A – ifyoucanstandtheheat.com is an ad-free, non-profit cookery blog that delves into cooking techniques and concepts, some food history, and also highlights the phenomenal local farms that provides many of our ingredients. Another benefit is that it has provided a platform for me to assist with causes that I care about like childhood leukemia and the World Food Programme. I am continuously surprised by the reach of the website and the amount of feedback it has generated; in the year and a half that it has existed, it has reached over 21,000 hits in over 82 countries and many of the dishes have been featured on various popular websites. Many of our younger members have enjoyed the seeing dishes they savored during a Chef’s Table being described in greater detail. Some members have also used the blog’s archive to plan their Chef’s Table experience.
Q – What does the future hold for your site?
A – I’m very excited for this Fall when I will compete at the 2012 International Culinary Olympics in Erfurt, Germany and document the week-long event on my website. ifyoucanstandtheheat.com will offer real-time updates, results and high-resolution photos during the entire week. I think it will be a valuable resource not only for chefs interested in the event as it happens, but also for chefs and students interested in cold food competition that might need inspiration and a point of reference in what can be a very daunting field to break into. Ultimately, my hope for the blog is that it is a useful resource for both members of our industry and the members of our club.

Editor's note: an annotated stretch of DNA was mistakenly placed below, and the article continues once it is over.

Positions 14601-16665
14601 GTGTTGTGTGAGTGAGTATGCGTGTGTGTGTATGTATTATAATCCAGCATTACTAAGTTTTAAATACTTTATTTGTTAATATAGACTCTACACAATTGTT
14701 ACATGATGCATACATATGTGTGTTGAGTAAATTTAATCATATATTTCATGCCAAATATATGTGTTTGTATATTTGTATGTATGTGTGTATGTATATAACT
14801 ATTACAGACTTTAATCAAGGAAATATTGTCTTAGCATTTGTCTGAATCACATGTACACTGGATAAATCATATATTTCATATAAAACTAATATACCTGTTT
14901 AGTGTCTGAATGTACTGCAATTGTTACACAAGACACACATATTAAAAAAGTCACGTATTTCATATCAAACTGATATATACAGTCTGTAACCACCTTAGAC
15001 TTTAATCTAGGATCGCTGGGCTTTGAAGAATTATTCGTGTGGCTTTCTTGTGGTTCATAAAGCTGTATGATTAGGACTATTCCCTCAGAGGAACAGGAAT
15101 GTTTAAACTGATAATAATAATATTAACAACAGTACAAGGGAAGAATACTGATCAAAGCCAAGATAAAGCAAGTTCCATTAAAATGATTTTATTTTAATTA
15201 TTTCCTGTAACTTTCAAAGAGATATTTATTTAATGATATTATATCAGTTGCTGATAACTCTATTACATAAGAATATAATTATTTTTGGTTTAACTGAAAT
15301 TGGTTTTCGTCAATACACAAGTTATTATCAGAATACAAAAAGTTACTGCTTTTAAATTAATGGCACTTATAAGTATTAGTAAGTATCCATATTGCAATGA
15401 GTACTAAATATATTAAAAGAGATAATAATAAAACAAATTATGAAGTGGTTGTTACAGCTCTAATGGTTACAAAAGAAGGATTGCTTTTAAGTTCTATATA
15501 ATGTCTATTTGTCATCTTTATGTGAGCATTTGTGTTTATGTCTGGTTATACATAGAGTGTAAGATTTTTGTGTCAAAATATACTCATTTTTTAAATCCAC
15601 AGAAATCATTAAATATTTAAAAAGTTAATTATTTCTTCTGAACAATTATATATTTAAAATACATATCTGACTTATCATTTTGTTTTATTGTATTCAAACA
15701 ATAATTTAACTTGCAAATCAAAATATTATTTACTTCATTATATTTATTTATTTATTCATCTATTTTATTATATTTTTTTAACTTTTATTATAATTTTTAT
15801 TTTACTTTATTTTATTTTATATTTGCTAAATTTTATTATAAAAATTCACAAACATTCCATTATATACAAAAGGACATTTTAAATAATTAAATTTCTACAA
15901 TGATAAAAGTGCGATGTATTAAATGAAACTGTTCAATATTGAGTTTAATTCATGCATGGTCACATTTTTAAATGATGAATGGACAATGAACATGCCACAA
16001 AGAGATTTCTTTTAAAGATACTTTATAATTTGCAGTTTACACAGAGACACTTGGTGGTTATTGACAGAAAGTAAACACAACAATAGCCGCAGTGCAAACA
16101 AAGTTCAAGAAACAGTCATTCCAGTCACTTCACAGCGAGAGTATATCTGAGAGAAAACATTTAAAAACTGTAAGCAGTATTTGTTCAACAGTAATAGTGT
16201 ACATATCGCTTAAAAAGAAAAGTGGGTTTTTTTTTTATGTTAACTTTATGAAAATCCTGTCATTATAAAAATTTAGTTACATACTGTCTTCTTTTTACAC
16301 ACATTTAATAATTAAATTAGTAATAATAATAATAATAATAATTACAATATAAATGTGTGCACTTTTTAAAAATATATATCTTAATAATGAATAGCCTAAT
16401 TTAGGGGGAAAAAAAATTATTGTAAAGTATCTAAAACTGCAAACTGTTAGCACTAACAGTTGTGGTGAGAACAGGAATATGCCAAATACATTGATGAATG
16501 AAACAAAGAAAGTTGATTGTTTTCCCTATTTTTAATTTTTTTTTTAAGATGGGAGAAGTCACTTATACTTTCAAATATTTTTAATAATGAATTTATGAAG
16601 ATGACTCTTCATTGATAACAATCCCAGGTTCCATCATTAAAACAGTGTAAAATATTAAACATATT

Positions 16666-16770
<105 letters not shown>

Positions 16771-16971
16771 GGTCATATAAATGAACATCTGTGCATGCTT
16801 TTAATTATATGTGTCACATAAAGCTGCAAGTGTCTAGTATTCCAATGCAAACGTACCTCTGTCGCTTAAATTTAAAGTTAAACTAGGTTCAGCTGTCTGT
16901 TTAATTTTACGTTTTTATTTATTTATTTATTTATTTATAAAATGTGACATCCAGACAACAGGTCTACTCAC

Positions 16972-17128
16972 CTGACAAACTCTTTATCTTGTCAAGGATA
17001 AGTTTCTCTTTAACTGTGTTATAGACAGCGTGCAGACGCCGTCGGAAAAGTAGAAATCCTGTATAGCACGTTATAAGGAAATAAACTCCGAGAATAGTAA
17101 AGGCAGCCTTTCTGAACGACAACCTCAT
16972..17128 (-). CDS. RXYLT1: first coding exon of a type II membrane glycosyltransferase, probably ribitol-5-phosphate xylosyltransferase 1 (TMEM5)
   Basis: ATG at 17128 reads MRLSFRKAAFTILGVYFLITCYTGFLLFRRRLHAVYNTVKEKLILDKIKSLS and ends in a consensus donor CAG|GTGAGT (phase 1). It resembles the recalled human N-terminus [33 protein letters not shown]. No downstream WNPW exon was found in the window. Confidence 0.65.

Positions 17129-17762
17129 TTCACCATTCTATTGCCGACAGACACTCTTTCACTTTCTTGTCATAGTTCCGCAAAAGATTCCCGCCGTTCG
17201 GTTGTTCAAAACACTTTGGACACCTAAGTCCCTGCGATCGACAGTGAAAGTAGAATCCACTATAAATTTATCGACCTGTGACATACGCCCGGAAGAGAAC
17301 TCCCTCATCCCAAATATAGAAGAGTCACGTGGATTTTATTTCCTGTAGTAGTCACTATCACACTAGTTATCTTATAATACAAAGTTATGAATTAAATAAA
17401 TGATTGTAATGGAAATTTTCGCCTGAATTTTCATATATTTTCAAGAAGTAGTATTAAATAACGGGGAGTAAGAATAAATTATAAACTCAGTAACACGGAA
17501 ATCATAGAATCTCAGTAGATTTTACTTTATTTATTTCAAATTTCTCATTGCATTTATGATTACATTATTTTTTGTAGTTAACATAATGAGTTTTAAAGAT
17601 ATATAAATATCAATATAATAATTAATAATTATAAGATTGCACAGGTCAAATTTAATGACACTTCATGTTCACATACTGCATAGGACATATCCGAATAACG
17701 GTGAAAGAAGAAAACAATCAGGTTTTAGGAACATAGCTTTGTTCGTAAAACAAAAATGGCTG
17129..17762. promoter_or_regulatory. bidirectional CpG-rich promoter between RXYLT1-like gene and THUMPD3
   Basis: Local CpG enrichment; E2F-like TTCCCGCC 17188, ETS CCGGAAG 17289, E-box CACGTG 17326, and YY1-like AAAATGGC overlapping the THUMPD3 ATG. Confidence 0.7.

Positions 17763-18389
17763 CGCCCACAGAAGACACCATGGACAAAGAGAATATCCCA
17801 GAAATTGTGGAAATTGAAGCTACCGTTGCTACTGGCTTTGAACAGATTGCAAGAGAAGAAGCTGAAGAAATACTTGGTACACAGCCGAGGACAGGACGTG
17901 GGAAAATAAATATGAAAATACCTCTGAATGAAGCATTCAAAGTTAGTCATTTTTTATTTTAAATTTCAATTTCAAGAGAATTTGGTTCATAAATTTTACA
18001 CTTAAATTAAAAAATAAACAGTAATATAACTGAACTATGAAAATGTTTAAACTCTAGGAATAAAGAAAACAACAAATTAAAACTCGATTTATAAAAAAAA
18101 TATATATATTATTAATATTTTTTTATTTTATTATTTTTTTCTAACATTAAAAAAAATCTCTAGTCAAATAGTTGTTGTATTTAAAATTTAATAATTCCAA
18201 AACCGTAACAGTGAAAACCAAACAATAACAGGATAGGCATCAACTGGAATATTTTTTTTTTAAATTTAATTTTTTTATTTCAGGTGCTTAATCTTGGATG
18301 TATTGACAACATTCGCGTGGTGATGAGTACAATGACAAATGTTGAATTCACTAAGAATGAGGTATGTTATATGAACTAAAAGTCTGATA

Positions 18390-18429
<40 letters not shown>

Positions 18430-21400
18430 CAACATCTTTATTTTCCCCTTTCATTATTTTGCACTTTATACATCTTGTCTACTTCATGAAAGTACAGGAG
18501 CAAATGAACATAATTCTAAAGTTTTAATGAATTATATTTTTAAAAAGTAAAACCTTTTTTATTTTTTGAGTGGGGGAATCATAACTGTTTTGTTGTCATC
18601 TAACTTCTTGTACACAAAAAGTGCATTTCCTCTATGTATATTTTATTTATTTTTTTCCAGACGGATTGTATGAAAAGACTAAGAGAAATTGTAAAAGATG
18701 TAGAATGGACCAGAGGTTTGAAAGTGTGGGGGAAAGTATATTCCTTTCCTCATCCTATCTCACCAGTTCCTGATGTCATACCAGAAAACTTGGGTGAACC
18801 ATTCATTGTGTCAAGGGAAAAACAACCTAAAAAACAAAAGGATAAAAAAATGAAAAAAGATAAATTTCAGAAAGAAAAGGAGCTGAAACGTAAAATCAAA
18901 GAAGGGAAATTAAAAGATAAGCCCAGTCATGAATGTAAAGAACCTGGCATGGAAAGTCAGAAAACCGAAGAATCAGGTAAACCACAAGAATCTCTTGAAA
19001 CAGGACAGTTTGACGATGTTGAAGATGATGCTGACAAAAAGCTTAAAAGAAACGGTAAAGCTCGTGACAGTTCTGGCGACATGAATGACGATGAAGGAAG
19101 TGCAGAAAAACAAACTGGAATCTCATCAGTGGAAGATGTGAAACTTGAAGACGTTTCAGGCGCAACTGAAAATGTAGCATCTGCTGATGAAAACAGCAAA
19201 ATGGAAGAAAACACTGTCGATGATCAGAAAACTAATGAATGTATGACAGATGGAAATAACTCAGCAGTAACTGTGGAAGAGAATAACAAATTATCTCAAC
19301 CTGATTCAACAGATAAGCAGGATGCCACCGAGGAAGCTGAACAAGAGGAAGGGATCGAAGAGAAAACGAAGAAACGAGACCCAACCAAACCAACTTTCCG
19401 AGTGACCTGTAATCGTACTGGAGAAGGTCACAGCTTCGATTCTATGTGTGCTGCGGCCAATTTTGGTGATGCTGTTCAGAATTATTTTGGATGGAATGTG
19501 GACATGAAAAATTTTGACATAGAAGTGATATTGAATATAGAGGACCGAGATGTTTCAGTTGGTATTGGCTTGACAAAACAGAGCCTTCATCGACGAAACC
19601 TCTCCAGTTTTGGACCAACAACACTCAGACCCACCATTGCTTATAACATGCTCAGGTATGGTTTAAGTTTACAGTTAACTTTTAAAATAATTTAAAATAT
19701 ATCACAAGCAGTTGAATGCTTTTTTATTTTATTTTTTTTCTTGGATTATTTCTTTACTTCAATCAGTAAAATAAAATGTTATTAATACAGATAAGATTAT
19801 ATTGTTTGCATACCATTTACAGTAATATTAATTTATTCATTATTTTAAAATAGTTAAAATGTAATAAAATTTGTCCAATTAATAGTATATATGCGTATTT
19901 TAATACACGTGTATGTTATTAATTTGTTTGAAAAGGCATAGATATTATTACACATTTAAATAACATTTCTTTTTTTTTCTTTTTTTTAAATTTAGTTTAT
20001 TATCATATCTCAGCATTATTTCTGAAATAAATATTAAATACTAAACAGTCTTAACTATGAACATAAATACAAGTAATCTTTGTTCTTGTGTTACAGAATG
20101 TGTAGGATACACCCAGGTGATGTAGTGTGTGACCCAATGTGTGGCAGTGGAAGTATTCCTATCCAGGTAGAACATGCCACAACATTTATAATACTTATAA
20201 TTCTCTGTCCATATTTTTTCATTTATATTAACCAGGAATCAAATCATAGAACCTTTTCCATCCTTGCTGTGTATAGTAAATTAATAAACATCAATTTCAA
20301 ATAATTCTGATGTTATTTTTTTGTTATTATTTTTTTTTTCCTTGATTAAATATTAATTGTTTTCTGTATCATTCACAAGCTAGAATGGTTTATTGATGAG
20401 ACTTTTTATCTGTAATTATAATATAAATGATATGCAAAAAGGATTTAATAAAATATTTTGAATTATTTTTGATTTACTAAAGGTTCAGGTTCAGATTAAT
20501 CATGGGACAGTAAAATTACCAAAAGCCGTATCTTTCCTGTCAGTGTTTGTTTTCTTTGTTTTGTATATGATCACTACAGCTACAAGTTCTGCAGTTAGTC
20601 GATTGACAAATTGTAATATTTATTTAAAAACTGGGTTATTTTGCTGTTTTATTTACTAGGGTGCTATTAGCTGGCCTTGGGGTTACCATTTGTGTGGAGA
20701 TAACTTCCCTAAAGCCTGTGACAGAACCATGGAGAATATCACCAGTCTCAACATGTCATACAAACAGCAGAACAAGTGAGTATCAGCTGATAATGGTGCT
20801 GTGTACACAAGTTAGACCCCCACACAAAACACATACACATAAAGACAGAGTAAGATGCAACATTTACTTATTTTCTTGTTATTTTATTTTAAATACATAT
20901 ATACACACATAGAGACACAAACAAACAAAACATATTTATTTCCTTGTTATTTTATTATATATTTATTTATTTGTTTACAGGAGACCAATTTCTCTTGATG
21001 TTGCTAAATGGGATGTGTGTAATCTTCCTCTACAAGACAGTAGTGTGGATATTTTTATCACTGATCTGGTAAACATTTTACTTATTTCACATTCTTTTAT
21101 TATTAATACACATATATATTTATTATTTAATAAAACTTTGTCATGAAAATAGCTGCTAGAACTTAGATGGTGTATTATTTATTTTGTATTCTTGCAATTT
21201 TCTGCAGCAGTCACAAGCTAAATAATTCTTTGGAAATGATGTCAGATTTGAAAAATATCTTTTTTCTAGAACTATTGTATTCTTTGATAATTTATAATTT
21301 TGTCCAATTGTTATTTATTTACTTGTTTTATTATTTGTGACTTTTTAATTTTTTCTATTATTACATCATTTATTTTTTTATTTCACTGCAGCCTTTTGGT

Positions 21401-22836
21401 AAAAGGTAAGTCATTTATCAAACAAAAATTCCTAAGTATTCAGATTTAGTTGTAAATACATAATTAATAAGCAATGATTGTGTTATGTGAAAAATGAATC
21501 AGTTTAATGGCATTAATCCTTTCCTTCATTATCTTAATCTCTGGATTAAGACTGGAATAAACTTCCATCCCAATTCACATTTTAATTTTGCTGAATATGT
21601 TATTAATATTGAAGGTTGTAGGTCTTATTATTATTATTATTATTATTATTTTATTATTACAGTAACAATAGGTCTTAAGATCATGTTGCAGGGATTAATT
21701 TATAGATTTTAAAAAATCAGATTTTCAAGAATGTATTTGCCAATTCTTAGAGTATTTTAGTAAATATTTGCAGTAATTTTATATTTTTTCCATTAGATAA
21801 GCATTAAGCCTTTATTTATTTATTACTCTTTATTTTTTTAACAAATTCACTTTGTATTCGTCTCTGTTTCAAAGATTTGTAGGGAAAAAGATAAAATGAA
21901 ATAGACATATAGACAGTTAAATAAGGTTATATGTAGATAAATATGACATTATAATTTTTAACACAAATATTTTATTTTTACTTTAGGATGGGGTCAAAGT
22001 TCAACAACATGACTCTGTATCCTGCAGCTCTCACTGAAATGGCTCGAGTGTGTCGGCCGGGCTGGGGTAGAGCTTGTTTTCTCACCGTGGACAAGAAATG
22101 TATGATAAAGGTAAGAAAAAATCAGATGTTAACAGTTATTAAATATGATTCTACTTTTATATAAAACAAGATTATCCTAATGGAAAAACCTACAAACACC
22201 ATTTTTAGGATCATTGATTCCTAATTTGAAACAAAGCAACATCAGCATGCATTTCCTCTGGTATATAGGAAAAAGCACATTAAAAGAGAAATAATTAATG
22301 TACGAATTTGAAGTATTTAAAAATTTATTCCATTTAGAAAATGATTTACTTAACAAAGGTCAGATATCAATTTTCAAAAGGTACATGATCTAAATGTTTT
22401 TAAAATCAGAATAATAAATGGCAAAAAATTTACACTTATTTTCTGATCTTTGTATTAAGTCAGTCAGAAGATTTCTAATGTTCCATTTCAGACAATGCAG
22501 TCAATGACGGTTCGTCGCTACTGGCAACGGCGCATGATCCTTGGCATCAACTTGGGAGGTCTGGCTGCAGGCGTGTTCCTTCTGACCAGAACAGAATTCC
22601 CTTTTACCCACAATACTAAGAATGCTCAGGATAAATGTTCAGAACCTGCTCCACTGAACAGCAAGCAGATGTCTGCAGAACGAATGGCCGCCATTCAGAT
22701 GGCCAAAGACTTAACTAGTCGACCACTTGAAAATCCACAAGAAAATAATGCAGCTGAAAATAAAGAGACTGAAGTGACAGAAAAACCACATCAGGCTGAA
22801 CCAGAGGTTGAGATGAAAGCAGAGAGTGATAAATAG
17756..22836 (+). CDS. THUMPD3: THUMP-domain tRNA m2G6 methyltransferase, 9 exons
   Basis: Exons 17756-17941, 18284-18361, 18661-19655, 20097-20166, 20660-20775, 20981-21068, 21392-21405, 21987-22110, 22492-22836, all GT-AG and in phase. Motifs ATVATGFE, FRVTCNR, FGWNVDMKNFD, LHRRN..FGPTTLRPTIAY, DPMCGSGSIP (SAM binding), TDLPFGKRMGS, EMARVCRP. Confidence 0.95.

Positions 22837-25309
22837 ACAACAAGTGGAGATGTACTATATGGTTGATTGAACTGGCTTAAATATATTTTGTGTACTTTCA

Q – How do you see technological advances further influencing both culinary and overall food and beverage operations? How do you perceive chefs incorporating those advances to change their operation within the next few years?
A – At the end of the day, these advances are all about sharing information. I can only imagine that information will travel more quickly and efficiently, both between departments in clubs and from the club to its membership. For clubs it should mean a more efficient operation. For our patrons it should add value to their membership.
For chefs in particular I think it will lead to new ways of sharing ideas, recipes and images, pushing the evolution of cuisine faster than any point in history. For instance, now you can download Grant Achatz’ latest set of recipes from Next, his newest restaurant in Chicago, right onto your tablet through iTunes the day it becomes available. You can stream his lecture at Harvard at no cost on iTunes University. This information that previously was only privy to the select few that could work at his restaurant is now available to everyone, even in the smallest town in Alaska.
Previously the world would have to wait years for a Next cookbook that might be cost prohibitive to many, now you can get it a chapter at a time as it is written for $4.99. Information is traveling faster and reaching more people than ever and that can only mean great things for the culinary arts, private clubs and the industry at large.
Editor’s Comments – Revealing and timely! The wave of change influencing culinary operations in private clubs is dazzling. Change continues particularly with consumer expectations that are paralleled only by the requirement of a tenacious spirit and youthful leadership approach to keep pace with the evolution in cuisine, personnel and process.